Thursday, February 11, 2010

ICA - Institut D'Art Contemporain

A detail of a Villeurbane wall:

Today, after dropping the kids off to school in the snowy morning and going on a major grocery shopping trip to Carrefour in Francheville, I came home to leftover chicken and rice soup that I spruced up with apricots, dates, lemon juice and coucous = divinely comforting and tasty on a -5c day. I decided to go to the ICA in Villeurbane before the current 2 exhibitions - COLLECTION and LA VIE (with a diagonal line crossing it out) close.

A door in Villeurbane

Detail of the door. Cows on a door for a keymaker?

From Wikipedia: "Villeurbane is a commune in the Rhone Department, NW of Lyon, with which it forms the heart of the 2nd largest metropolitan area in France after Paris. With the industrial era, Villeurbanne's economy soared: the textile industry was the first to bloom, followed by mechanical and chemical ones. The factories lured in numerous immigrants, most notably from Italy. Transforming from a rural community to an industrial town, Villeurbanne underwent a tremendous demographic boom in the late 1920s. From 3,000 inhabitants in 1928, its population rocketed to 82,000 in 1931. Mayor Lazare Goujon (elected 1924) engaged the city in a vast public works initiative. Arguably the most visible heritage of this program is the Gratte-Ciel, a housing complex made up of two Art Deco towers and annex smaller buildings, lining up along the Avenue Henri Barbusse. These structures are the work of architect Morice Leroux, and one of the most notable Art Deco structures in France. Having undergone thorough renovation, the 19-story twin towers have become an emblem of the city." I do not understand why the Lyonnais speak so poorly of Villeurbane. I love it and keep a photograph of it up in our home in North Carolina.

The ICA (notice the old Garcons and Filles school in the background, part of the Institute)

10 years ago they had an unforgettable Alighiero Boetti exhibition here. Today they had 2 shows. One was COLLECTION, "Within the ICA, the creation of new works is the core around which all other activities are structured and developed, and in particular that of building the collection. The ICA functions according to the principle of presenting its collection biennially, in situ." The show included 7 artists. Here are the pieces-installations I liked:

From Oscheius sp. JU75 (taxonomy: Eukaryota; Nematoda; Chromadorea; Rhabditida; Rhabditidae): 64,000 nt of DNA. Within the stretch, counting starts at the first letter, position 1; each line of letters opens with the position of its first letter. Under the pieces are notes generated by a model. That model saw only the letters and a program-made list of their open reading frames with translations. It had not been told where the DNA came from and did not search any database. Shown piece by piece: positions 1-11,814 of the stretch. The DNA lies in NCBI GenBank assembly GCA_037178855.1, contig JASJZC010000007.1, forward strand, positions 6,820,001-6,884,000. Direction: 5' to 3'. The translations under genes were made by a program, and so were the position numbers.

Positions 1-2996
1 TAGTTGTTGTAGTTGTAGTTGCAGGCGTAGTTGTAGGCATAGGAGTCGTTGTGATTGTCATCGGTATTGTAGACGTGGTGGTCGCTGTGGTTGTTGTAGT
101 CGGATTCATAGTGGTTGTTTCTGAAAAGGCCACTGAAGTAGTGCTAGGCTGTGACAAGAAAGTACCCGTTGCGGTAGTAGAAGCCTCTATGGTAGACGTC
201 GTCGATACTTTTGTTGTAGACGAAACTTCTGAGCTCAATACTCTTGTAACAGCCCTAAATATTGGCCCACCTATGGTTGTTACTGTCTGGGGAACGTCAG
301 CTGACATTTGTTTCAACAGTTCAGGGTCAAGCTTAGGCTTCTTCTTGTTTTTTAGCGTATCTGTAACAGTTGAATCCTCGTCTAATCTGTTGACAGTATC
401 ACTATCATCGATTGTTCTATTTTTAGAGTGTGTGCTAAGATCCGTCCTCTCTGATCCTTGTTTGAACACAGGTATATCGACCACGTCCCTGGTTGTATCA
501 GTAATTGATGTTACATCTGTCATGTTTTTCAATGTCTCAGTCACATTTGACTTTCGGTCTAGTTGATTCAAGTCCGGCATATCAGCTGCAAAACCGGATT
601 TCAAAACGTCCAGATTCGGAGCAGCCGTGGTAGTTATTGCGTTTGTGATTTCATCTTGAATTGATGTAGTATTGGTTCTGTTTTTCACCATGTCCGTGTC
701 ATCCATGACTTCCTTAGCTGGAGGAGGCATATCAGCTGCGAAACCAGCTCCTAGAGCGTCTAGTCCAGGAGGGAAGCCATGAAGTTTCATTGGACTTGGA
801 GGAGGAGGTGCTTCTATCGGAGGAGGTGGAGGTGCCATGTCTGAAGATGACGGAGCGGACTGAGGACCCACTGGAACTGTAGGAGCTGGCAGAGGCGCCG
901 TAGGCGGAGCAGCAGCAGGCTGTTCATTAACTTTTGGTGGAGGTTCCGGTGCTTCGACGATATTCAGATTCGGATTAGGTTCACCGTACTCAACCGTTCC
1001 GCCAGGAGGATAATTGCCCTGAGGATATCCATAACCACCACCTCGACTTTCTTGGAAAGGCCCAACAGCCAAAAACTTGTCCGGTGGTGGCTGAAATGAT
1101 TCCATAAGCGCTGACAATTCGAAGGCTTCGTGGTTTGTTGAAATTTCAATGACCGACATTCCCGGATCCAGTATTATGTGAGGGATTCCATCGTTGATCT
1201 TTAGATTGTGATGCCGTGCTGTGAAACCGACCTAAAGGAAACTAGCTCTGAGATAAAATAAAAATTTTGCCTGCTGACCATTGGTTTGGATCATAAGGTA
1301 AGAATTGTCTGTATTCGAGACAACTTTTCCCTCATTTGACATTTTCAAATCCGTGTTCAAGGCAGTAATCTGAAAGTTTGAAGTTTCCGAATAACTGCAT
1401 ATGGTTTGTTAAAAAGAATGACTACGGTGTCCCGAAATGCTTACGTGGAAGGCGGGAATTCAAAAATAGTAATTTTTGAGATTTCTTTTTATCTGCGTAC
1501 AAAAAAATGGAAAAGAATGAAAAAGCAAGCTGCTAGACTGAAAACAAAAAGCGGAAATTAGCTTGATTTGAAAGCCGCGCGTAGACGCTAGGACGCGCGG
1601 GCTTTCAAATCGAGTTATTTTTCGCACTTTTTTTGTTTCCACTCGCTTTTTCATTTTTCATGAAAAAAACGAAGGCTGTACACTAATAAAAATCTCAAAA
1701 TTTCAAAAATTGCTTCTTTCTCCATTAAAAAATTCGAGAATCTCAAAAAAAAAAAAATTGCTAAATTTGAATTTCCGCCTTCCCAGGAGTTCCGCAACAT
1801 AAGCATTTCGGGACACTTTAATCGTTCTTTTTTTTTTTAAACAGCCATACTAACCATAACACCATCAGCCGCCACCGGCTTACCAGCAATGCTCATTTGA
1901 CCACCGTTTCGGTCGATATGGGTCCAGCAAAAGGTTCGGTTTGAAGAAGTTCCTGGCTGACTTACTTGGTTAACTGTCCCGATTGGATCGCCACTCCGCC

The first room, by Latifa Echakhch, born in Morocco, lives and works in France and Switerland. This piece is Fantasia (Empty Flags) Black

"Echakhch points to both the absence of 'a message of optimism and hope in international cooperation,' and that of the black flag, the symbol of the anarchist movement, as a token of despair and mourning."

This room was so dizzying that I could only stay in briefly. Can I Crash Here (the undulating lines on the floor) and One two three four five (the section of black fence, inspired by Anne Truitt's minimal sculptures from the 1960s) are by Philippe Decrauzat, born, lives and works in Lausanne, Switzerland.

Pierre Malphettes, French, A wooden tree under an electric sun:

The other show, curated by Sandra Cattini, is LA VIE (with a diagonal line through it), the title which is "borrowed from Jimmie Durham, is a word that makes an image. It is impossible to pronounce unless described literally as 'life crossed out diagonally'. There was one piece that took my breath away, T.Y.F.F.S.H., by Kris Martin, who lives and works in Ghent, Belgium.

"The hot air balloon refers to the romantic, universal theme of the wish to be able to fly. However, this metaphor for liberty is turned into a weighty cavern subject, possibly claustrophobic. Because the ballon is kept on the ground, [sideways, as if trying to soar horizontally] Martin's work refers to the legendary story of the belly of the whale. "

The fans spin and make noise so when you step inside the balloon room you can almost imagine that there is truly a mechanical effort being made to get you off the ground. The balloon material sticks to my boots as I walk inside the suctioned room, whispering to myself the whole time, "I just love this." It made me think of the early and jubilant days of flight and how quickly it descended into a tool for war (thanks Carol Brilliant Mavor). I also thought about the Wizard of Oz, the impossibilty of dreams, being stuck, struck down, landlocked, defeated, but how you can transform your space into a fantastic (im)possiblity. The sky is inside. The world is inside. It is empty.
There is a drama to the red and white striped stretched, suctioned and scrunched interior, like a stage set, a theatre backdrop, the curtain call. It's also like a train car, a amphitheatre, a clamshell gazebo, a bomb shelter, underground tunnel. A museum door is rendered dysfunctional:

Looking out at the fans blowing as if I am looking out through a giant's eye or a monster's orifice:

The failure, weight, gravity and possibility of machines.

Austrian Lois Weinberger's Singing Bird is a close up of a bird petrified in ice.

Weinberger's Skull:

A tree in the courtyard of the ICA

Back at home with the kids after a dinner of hamburgers, green beans and spiral pasta with butter and parmesan, strawberry and raspberry fruit tarts and pineapple juice, as they watch Pippi Longstocking.

1 comment:

  1. learn French in Lyon- If you love traveling and appreciate nature then you should learn French in Lyon because the school is positioned in between two rivers.